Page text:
An introduction to canes
You do not have to be severely sight impaired (blind) to benefit from the use of a cane. There are different types of canes available that can help you become a more safe, confident and independent traveller. Here are some of the canes that are commonly available:
A symbol cane is not long enough to reach the ground, because its function is to inform members of the public that the person carrying it has a visual impairment. It is light to carry and can be folded up so it can be carried in a bag and used as and when it is needed.
These are sturdier and longer than a symbol cane and are used to locate kerbs and steps. Guide canes can be fitted with a tip that is straight (pencil tip) or one that rolls along the ground. Learning to use the guide cane requires minimal training in order for you to start moving independently.
When used in a scanning technique, one-or-two-point-touch (tapping technique) the long cane can help you to find obstacles in your pathway. Like the guide cane, you will also be able to find kerbs and steps. Depending on your vision, you may only need to use the long cane on a part time basis (for example, if your vision reduces when conditions are dim). In order to use the long cane effectively, you will be required to undergo a long cane training programme.
The Hoople is a pear-shaped device which achieves a similar function to a white cane, but is designed for use in conditions where using a long cane can be difficult, such as over rough terrain or in a rural environment. It can also be used by young children as a pre-cane aid or by people with limited hand movements. The Hoople is moved along the ground as opposed to being moved from side to side like a long cane.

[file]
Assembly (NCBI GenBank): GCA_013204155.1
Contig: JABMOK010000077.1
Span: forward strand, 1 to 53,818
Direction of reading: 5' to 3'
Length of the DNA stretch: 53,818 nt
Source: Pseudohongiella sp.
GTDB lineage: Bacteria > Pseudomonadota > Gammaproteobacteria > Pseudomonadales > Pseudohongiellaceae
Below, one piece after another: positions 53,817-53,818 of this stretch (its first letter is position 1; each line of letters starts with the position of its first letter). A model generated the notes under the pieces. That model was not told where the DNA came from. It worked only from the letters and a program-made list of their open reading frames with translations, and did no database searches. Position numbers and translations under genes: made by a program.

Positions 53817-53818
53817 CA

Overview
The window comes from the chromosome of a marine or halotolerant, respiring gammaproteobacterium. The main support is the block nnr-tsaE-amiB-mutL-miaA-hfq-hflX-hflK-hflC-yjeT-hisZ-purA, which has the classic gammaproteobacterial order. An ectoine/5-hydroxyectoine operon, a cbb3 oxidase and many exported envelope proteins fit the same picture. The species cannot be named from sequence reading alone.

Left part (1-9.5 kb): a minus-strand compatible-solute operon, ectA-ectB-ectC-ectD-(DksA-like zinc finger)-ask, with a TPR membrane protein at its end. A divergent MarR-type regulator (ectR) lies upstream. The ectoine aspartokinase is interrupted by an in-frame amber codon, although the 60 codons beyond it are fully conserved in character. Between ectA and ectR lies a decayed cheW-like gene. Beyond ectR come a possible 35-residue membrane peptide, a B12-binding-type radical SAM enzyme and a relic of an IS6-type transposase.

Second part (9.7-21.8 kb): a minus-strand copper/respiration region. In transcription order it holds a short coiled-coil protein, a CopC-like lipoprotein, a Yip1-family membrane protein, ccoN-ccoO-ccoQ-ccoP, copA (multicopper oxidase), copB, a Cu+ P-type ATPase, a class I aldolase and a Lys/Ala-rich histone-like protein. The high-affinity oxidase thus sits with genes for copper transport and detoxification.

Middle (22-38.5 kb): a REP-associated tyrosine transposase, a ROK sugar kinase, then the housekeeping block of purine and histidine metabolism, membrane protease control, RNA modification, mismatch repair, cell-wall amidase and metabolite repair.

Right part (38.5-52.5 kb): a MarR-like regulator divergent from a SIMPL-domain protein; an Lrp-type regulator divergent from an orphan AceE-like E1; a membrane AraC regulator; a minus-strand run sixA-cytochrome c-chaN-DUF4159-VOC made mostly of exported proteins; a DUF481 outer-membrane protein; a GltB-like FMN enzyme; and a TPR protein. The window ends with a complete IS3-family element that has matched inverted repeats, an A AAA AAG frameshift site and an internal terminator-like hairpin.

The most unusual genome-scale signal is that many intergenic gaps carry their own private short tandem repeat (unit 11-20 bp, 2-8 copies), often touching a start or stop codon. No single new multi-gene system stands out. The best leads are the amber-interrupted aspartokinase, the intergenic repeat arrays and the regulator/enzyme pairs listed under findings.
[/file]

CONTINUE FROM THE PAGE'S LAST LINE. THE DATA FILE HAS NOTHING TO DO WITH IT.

Does the cane need to be white?
Traditionally canes are white because they are easily recognisable by members of the public. But there are more colours that are now becoming available for long canes.
At what age should a child start long cane training?
It depends on the needs, maturity and abilities of the child. That being said, some mobility specialists introduce a cane to a visually impaired child as soon as they can walk.
For more information…
If you want to find out more about canes and cane training, contact the Mobility Officer at SENDsuccess
Or you may find these resources useful
- The RNIB’s The Cane Explained leaflet